FSANI in Consultation Regarding Food Traceability AmendmentsOctober 9, 2012
The Food Standards Agency Northern Ireland (FSANI) is currently engaged in a consultation with stakeholders concerning amendments to the present traceability requirements for food of animal origin.
The changes will affect Food Business Operators (FBOs), who represent a considerable section of Northern Ireland’s economy. The changes will affect businesses right along the food supply chain, from farmers to supermarkets.
The traceability requirements are set out in Article 18 of Regulation (EC) No 178/2002, which is given effect in Northern Ireland by the General Food Regulations (Northern Ireland) 2004. The Regulation obliges FBOs to have in place the means to identify:
1. who has supplied them with a food; and
2. other businesses to whom they have supplied food, up to the point of sale to the final customer.
The aim of the Regulation is to minimise disruption to businesses in the event of a food safety problem by allowing targeted withdrawal of foods from the market.
In order to clarify what information FBOs are required to have to satisfy Regulation EC No 178/2002, the European Commission has made Regulation (EU) No 931/2011. It specifies that FBOs must hold the following information:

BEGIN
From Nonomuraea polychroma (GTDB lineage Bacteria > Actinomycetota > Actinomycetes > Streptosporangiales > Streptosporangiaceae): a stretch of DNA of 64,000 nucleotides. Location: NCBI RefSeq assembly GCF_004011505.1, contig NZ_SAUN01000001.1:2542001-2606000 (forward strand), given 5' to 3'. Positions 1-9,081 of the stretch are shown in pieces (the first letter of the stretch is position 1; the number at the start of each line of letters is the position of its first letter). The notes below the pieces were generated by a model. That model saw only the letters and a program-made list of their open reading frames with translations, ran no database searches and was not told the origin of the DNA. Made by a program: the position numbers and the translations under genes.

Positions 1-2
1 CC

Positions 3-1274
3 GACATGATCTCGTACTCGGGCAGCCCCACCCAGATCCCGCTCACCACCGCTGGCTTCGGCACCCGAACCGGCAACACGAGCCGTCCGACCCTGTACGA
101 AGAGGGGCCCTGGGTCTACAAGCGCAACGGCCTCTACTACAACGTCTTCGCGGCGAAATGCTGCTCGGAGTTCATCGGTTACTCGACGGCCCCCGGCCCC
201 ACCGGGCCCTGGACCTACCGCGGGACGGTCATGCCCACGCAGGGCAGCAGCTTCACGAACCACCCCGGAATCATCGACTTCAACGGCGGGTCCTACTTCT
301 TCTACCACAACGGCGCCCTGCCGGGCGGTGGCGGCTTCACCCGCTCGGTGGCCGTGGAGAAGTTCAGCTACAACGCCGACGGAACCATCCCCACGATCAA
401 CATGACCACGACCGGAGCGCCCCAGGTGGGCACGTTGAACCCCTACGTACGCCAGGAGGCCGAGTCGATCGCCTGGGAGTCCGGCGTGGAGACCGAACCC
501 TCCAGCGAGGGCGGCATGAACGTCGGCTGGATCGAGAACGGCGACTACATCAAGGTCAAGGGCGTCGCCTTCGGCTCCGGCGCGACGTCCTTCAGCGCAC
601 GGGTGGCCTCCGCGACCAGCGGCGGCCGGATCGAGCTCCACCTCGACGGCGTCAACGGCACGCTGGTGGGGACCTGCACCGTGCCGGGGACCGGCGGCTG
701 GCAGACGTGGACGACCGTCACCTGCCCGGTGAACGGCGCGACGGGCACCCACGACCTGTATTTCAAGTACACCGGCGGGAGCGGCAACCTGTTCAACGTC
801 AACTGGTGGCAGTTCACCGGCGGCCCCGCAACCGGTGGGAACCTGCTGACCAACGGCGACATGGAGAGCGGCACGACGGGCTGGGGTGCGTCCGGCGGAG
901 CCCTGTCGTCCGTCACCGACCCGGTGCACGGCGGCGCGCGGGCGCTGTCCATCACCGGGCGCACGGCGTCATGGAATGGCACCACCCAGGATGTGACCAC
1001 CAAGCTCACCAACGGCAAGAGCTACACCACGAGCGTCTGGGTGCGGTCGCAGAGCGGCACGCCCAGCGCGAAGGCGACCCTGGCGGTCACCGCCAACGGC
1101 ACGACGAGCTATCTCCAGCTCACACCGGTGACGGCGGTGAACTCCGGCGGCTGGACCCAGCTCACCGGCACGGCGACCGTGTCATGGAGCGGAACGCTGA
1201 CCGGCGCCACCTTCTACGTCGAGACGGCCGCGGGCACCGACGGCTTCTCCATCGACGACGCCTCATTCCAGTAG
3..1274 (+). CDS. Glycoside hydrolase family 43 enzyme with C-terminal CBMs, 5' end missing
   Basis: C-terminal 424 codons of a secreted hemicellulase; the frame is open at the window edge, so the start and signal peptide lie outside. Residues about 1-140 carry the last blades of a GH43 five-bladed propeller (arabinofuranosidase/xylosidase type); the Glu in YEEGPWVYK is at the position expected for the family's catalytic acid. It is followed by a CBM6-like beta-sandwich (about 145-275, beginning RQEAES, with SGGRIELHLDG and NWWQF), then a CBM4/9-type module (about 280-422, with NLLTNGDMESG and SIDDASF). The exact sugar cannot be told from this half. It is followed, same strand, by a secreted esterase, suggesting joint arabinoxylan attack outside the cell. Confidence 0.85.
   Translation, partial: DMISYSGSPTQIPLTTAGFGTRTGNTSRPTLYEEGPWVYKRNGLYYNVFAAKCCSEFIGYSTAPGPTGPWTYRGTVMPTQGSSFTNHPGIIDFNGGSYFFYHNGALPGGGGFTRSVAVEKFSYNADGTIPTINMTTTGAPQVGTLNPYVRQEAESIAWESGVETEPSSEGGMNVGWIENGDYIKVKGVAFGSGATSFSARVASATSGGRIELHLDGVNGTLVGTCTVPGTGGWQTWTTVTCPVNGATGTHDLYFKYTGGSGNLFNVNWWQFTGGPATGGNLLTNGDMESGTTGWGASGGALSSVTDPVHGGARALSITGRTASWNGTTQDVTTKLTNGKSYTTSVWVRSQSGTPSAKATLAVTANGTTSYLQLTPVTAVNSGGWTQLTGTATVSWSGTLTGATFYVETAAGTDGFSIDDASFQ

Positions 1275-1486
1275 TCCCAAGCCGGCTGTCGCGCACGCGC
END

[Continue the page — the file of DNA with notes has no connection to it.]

a description of the food
the name and address of the FBO who dispatched the food
details of the consignor, if different from the supplier
name and address of the FBO to whom the food is being supplied to
the consignee if different (the consignor/consignee could be a food broker)
an identifying lot, batch or consignment number (it is for the FBO to decide what constitutes a lot, batch or consignment)
the date of dispatch
While the regulation was being drafted, the United Kingdom Government negotiated to avoid burdens upon business, such as the need to keep records for given periods and the need to produce records in real time. FSANI therefore estimates that businesses will feel only a negligible financial impact while familiarising themselves with the Regulation, and that it will be cost-neutral for food business operators (FBOs) to implement. The purpose of the consultation is to see if businesses agree with this assessment, and to make FBOs aware of the revised requirements. Given that the information insisted upon will be determinable from companies’ audit systems, this assessment may well be correct, and the regulation should not cause undue and undue burden upon FBOs.
Details of the consultation process may be found at http://www.food.gov.uk/newsupdates/consultations/consultations-northern-ireland/2012/animalorigni
Please note: The content of this article is for information purposes only and further advice should be sought from a professional advisor before any action is taken.
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